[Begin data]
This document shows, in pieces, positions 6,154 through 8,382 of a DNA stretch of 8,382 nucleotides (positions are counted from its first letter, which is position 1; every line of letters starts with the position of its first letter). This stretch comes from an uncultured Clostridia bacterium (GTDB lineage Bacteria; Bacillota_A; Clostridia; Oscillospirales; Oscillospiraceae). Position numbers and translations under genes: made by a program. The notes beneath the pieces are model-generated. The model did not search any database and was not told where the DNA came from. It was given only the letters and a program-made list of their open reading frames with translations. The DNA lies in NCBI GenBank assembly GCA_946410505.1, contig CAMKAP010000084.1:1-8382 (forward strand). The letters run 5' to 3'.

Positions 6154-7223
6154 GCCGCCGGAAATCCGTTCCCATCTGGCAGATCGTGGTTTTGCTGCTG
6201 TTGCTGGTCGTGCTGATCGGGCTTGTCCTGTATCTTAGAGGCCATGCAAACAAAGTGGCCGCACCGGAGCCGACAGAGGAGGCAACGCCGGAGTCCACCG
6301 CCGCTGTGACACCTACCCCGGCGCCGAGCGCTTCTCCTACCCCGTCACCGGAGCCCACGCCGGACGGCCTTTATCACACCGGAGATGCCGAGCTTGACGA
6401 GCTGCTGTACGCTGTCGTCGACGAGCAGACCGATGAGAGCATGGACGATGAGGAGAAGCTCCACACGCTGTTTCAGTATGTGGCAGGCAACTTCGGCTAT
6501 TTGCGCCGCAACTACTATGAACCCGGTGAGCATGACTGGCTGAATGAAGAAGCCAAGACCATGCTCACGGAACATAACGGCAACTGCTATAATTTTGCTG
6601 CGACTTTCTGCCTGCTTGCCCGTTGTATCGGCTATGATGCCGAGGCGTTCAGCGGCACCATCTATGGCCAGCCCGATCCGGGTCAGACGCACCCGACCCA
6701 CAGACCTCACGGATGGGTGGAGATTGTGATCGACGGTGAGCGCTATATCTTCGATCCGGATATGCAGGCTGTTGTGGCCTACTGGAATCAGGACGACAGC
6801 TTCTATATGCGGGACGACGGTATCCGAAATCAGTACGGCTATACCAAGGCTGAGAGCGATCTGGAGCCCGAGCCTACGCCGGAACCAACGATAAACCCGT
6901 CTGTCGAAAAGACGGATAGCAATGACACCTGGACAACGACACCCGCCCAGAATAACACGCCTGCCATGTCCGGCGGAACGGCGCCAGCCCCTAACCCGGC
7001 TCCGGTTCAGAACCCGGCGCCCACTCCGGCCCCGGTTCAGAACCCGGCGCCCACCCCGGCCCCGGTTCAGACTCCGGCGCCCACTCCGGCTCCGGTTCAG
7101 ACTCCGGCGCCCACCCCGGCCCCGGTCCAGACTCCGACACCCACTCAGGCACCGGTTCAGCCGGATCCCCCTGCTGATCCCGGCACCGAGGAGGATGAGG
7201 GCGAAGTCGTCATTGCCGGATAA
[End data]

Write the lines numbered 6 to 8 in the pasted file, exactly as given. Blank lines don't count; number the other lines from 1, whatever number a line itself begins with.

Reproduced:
6401 GCTGCTGTACGCTGTCGTCGACGAGCAGACCGATGAGAGCATGGACGATGAGGAGAAGCTCCACACGCTGTTTCAGTATGTGGCAGGCAACTTCGGCTAT
6501 TTGCGCCGCAACTACTATGAACCCGGTGAGCATGACTGGCTGAATGAAGAAGCCAAGACCATGCTCACGGAACATAACGGCAACTGCTATAATTTTGCTG
6601 CGACTTTCTGCCTGCTTGCCCGTTGTATCGGCTATGATGCCGAGGCGTTCAGCGGCACCATCTATGGCCAGCCCGATCCGGGTCAGACGCACCCGACCCA